With the addition of Ricky Williams, the Ravens are getting one of the most interesting men in the NFL -- a former first-round pick who famously posed for the cover of ESPN The Magazine in a wedding dress, took a one-year sabbatical from the NFL to study holistic medicine, tested positive for marijuana multiple times, played in the Canadian Football League and was the subject of a documentary called "Run Ricky Run."
Thirty million dollars was deposited with the nonprofit Investor Protection Trust to spread among the states through grants for investor education. But Maryland groups have barely tapped it in all this time
"The Curious Case of Curt Flood" could hardly be more timely. The compelling documentary about the St. Louis Cardinals all-star centerfielder who made free agency possible for major league baseball players arrives Wednesday night on HBO in the middle of our summer of sports discontent with the NFL and NBC players and owners at each throats.
Monday, HBO premieres a new documentary from Alexandra Pelosi, "Citizen U.S.A.: A 50 State Road Trip." And I promise that if you give this modest little film an hour of your time, you will feel renewed, uplifted and possibly even inspired about being an American despite the troubled times in which we live.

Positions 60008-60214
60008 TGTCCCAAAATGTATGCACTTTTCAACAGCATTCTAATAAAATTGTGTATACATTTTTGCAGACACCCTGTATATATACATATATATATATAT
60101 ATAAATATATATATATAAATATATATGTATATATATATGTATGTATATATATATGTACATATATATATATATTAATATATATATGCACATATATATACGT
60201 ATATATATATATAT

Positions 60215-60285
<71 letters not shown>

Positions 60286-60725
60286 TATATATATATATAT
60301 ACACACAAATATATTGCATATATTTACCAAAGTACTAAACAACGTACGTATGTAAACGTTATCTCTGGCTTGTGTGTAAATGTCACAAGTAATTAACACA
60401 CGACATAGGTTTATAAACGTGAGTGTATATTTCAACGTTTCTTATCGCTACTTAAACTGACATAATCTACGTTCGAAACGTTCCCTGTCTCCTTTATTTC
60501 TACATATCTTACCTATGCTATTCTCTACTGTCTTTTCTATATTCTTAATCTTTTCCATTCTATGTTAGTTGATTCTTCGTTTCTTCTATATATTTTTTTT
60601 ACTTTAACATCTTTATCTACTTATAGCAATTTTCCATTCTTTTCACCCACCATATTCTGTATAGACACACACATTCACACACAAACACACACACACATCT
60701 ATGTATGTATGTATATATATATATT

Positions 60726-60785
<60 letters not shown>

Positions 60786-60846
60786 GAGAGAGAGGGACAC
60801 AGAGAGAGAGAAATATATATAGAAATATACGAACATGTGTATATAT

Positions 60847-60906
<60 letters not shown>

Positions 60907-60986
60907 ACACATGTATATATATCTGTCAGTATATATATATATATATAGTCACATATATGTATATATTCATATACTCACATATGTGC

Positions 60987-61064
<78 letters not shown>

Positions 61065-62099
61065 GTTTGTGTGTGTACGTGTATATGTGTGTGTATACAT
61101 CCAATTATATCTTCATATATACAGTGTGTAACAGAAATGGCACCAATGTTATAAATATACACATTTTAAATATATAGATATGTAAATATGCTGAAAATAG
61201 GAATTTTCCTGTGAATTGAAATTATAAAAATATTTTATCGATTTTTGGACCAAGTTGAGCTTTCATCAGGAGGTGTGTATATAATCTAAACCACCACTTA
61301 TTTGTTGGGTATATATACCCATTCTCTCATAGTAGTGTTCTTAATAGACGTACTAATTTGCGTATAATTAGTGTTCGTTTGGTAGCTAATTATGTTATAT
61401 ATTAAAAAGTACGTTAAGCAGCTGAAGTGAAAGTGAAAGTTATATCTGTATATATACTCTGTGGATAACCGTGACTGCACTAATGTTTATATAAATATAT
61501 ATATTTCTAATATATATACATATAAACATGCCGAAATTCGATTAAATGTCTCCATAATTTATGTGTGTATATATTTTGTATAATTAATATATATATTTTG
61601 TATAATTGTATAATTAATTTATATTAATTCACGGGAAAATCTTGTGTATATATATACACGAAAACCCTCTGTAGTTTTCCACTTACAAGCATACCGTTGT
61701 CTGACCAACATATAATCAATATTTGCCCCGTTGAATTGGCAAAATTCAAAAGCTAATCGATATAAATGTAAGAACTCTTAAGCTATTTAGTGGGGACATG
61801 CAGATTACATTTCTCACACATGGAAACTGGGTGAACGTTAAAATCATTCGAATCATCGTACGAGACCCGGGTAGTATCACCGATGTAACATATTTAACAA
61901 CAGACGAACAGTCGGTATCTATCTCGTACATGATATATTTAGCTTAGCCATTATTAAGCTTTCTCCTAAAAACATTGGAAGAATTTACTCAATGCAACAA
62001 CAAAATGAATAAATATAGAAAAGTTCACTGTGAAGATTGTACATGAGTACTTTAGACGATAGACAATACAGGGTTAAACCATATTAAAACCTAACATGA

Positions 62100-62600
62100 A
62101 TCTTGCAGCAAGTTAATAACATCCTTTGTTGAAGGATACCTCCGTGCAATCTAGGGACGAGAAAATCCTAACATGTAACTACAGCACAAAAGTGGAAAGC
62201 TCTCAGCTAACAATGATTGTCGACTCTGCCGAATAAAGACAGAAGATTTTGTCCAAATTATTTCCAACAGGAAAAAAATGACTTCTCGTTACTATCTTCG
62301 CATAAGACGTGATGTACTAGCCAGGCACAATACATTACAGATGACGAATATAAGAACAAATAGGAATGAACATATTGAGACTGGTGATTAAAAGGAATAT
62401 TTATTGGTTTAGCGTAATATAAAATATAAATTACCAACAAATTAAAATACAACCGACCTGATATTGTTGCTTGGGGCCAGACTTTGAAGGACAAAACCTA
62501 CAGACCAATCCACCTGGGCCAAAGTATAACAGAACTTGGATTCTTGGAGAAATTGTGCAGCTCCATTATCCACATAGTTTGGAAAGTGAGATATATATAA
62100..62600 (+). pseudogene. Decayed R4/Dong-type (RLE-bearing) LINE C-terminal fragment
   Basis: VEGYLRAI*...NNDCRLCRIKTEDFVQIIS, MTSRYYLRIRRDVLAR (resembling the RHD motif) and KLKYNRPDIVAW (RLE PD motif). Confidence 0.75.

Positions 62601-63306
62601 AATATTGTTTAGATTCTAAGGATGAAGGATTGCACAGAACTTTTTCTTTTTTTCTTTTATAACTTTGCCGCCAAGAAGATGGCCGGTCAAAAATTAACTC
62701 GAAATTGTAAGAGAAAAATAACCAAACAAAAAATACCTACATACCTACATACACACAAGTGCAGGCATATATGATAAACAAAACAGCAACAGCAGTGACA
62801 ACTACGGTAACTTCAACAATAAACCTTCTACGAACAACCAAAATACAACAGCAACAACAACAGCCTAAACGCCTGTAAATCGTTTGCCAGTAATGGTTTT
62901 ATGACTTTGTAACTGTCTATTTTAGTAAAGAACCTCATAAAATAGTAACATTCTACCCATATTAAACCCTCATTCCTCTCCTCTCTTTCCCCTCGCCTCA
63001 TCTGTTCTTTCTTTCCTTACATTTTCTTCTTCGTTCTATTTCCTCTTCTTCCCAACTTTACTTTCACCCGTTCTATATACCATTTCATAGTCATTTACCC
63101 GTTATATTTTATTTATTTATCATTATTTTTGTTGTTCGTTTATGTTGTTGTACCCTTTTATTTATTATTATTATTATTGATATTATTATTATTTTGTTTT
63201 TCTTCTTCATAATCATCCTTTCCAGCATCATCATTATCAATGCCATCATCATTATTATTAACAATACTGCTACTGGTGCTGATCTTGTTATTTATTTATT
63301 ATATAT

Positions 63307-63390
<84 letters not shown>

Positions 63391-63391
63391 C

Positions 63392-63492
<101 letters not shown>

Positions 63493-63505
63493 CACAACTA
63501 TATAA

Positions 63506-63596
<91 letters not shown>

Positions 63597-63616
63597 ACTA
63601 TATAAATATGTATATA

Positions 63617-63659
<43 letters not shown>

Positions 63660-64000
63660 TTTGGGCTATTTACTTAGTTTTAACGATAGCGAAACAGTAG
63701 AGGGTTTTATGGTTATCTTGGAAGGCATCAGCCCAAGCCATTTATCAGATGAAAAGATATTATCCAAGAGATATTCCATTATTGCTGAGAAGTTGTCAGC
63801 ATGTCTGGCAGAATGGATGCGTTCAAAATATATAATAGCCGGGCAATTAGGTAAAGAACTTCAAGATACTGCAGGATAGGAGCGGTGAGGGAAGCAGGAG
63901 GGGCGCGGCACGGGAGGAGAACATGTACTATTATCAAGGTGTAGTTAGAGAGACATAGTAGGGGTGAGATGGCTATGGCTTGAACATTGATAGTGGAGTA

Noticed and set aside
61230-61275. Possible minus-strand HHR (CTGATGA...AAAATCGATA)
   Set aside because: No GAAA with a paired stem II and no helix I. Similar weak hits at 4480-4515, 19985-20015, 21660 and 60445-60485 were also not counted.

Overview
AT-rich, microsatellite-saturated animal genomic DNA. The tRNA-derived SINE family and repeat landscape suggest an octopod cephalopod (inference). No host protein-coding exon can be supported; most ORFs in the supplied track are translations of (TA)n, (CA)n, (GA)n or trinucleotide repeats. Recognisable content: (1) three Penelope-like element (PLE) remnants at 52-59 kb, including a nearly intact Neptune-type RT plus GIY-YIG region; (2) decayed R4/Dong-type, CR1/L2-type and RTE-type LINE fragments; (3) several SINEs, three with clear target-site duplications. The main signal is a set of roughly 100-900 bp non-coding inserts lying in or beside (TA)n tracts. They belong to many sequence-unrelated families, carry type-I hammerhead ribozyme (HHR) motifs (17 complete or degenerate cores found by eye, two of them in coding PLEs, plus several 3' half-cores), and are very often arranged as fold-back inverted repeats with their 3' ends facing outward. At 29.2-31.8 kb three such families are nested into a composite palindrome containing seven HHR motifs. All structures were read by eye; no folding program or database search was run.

It's starting to look as if the NFL lockout will affect training camps this summer, but that hasn't stopped speculation about which team will be the focus of HBO's popular documentary series, "Hard Knocks." If the Ravens were asked to do "Hard Knocks" again, would it be wise for them to accept HBO's offer?
Stuck in a cubicle and tasked with hammering out my weekly Five for Friday post, I¿m going to make the most of it by highlighting the five most memorable NCAA tournament moments of the past 20 years. Why the past 20 years? It¿s a nice, round number, and I didn¿t start storing stuff in my sports memory bank before 1990. But if you can remember March Madness memories from before then, please share them in the comments section.
Rita St. Clair and her staff turned to an ancient classic when she was asked to decorate a room in conjunction with her induction to the Washington Design Center Halls of Fame. The group wanted a fabric to accent a number of pieces in the room and make them pop. They chose ikat.